Chances are you have now been hijacked by my references to both 'Friends' and VCRs. So, before we continue I will give you a moment to refocus.
Personally, I hate reruns. Once I have seen an episode, I am ready for something new, for the story to progress. So, when Carlee and I sat down at the recent International Coaches Federation event, I was a little disappointed to see a familiar topic on the agenda. However, I did not leave the event feeling disappointed or as if I had just watched a rerun. Instead, I felt like the information had finally sunk in.
The topic was simple and familiar: we always have a choice. For example, when the little old lady at the grocery store rams her cart into the back of your ankles you can turn around and scream at her, or politely smile and limp away holding back tears of pain. This is a purely hypothetical example, of course. The man limping and crying in the cereal aisle just happened to look like me.
The difficulty in not only making these choices, but also remembering that you have a choice, is that it requires overriding our most primitive of neurological responses. And perhaps that is why the topic of choice is discussed so often; because the rational, logical parts of our brain that understand choice shuts down when faced with a hijack-inducing stimulus. Yet, it is possible to re-wire our brains to see the choices available to us in even the most stressful of situations.
I another life, I practiced and taught emergency medicine. One of the first things you learn is that when something bad happens, you should stop and smoke a cigarette, as the saying goes. In other words, take a moment to assess the situation before rushing in. I always found it interesting that I had the ability to remain calm and rational in the midst of a true emergency, but could become completely irrational in response to a one line email from my boss. I guess I need to smoke more often (metaphorically, of course).
So, the next time you go to a conference or workshop and the topic is a rerun it may not be because the presenter has no new material. It may simply be because we, the audience, haven't learned our lesson yet.
Getting Hijacked By Carlee Smith | June 22, 2013
Like any good organization with interesting and diverse people, Floricane is full of unique idioms, phrases and lingo. When I was recently asked to choose, I had to say my favorite Floricanism is “hijacked.”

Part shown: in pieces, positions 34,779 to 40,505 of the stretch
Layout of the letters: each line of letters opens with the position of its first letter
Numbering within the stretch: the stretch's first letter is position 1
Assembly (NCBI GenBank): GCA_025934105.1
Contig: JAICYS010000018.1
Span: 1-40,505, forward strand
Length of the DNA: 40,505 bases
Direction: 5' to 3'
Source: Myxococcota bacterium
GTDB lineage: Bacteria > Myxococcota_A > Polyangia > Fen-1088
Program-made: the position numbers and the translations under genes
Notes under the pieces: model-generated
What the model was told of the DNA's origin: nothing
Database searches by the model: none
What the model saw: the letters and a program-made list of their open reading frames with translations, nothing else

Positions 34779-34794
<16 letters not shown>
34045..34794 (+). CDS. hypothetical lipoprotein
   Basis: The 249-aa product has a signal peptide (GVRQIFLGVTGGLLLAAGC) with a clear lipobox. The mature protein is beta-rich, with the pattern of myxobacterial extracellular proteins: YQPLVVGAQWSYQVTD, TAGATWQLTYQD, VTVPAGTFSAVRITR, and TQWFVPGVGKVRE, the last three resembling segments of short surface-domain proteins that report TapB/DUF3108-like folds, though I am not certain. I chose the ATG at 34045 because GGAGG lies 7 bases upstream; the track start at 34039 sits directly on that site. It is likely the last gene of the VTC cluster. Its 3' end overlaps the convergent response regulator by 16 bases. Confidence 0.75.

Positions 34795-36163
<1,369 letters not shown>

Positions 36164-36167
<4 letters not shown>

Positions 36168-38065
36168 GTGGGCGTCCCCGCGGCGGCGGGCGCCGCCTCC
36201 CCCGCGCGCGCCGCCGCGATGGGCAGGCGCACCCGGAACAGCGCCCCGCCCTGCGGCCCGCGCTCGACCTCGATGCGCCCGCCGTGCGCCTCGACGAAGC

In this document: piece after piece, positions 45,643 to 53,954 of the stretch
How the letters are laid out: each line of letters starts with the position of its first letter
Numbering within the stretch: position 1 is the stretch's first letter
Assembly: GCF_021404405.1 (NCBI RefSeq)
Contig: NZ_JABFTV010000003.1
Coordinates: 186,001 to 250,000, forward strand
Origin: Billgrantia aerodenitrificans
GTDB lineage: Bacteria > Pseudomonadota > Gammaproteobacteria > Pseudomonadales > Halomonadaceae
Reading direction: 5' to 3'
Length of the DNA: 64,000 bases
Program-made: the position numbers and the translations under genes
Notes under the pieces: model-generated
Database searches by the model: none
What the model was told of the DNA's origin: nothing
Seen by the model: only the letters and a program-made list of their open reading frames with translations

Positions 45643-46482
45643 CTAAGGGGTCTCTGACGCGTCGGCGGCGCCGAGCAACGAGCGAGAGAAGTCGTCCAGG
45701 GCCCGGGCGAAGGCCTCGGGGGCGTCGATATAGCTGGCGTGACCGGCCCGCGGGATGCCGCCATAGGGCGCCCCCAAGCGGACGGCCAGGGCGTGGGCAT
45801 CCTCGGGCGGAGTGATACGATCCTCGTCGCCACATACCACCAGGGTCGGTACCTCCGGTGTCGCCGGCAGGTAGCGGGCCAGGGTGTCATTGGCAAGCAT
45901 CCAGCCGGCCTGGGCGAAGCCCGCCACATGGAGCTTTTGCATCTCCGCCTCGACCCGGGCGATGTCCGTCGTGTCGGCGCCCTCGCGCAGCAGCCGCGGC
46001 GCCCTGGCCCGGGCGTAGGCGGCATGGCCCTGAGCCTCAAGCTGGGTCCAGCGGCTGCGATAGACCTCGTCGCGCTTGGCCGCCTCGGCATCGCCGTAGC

I’ve seen it used to describe distraction.
Ex: “Yeah, Carlee, I was paying attention to you until I was hijacked by ::insert any of my favorite Nashville phrases such as ‘Bless your heart’ or ‘Boy Howdy’::”
I’ve seen it used it to describe being emotionally overtaken.
Ex: You’re driving down the road when another driver so rudely cuts you off. Immediately you go into a blind rage or perhaps you use other types of exclamatory remarks ::not among my favorite Nashville phrases::. This can be an emotional hijacking of sorts.
There are many opportunities when our thoughts, feelings, and focus can be hijacked from our control.
Now, forgive me as I hijack the conversation to discuss a recent International Coach Federation’s program on The Power of Choice. The discussion was about the power of emotional intelligence and how we make choices. The particular focus was on those moments of crisis or conflict when we feel before we think. We are vulnerable to emotional hijacking (apparently it’s not just a Floricane phrase) and when it happens, we say or do things that negatively affect those around us. We can lose control and fail to think before we respond. At The Power of Choice program, we were challenged to think about what could happen if we stop, take a breath, and intentionally choose our response in those moments.
When we do this, we choose to pause and respond constructively instead of being emotionally hijacked.
If you’re able to pause in a moment of high stress, then you can take the time to discover the most effective response. Does your response align with who you truly are, with your values or with how you want the world to receive you?
Do I get emotionally hijacked? Of course. However, it’s incredibly empowering to remember that, ultimately, I do have a choice, and I’m able to choose to react in line with who I know I truly am.
- The Last Blog Post
- Building a framework
- Tracking progress
- Breathing into art(180)
- Letters of the Law (UR Law Library)
- Trust the process
- 5 Lessons in 50 Days
- The Rookie
- Letter of the Law
- Defining leadership
- Don’t Stand In Line
- Bird on a wire
- What Price Happiness? (Priceless)
- The Power of Choice
- Getting Hijacked